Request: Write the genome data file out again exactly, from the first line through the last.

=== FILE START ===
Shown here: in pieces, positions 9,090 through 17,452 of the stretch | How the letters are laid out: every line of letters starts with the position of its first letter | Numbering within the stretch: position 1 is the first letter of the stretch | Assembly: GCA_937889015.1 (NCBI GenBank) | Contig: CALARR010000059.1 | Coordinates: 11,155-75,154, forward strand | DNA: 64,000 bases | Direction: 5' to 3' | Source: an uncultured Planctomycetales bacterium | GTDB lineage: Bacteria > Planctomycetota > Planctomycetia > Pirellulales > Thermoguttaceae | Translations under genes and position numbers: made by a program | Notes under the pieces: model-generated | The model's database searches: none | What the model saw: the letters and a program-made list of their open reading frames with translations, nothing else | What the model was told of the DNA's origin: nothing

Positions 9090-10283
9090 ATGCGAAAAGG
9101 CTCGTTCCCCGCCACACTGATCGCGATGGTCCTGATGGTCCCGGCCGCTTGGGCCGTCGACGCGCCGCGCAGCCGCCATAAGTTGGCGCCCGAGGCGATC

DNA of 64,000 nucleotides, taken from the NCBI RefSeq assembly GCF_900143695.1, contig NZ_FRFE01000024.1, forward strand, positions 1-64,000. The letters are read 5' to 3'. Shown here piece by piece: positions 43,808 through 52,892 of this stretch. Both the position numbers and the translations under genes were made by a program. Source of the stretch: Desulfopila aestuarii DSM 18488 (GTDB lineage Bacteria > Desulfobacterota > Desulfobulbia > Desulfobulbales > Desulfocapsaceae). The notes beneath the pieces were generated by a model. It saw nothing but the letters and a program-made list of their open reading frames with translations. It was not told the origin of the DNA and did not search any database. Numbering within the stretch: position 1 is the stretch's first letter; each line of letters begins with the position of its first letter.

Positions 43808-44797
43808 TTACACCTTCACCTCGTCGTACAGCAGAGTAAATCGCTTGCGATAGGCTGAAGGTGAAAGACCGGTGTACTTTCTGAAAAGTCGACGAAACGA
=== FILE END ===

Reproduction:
Shown here: in pieces, positions 9,090 through 17,452 of the stretch | How the letters are laid out: every line of letters starts with the position of its first letter | Numbering within the stretch: position 1 is the first letter of the stretch | Assembly: GCA_937889015.1 (NCBI GenBank) | Contig: CALARR010000059.1 | Coordinates: 11,155-75,154, forward strand | DNA: 64,000 bases | Direction: 5' to 3' | Source: an uncultured Planctomycetales bacterium | GTDB lineage: Bacteria > Planctomycetota > Planctomycetia > Pirellulales > Thermoguttaceae | Translations under genes and position numbers: made by a program | Notes under the pieces: model-generated | The model's database searches: none | What the model saw: the letters and a program-made list of their open reading frames with translations, nothing else | What the model was told of the DNA's origin: nothing

Positions 9090-10283
9090 ATGCGAAAAGG
9101 CTCGTTCCCCGCCACACTGATCGCGATGGTCCTGATGGTCCCGGCCGCTTGGGCCGTCGACGCGCCGCGCAGCCGCCATAAGTTGGCGCCCGAGGCGATC

DNA of 64,000 nucleotides, taken from the NCBI RefSeq assembly GCF_900143695.1, contig NZ_FRFE01000024.1, forward strand, positions 1-64,000. The letters are read 5' to 3'. Shown here piece by piece: positions 43,808 through 52,892 of this stretch. Both the position numbers and the translations under genes were made by a program. Source of the stretch: Desulfopila aestuarii DSM 18488 (GTDB lineage Bacteria > Desulfobacterota > Desulfobulbia > Desulfobulbales > Desulfocapsaceae). The notes beneath the pieces were generated by a model. It saw nothing but the letters and a program-made list of their open reading frames with translations. It was not told the origin of the DNA and did not search any database. Numbering within the stretch: position 1 is the stretch's first letter; each line of letters begins with the position of its first letter.

Positions 43808-44797
43808 TTACACCTTCACCTCGTCGTACAGCAGAGTAAATCGCTTGCGATAGGCTGAAGGTGAAAGACCGGTGTACTTTCTGAAAAGTCGACGAAACGA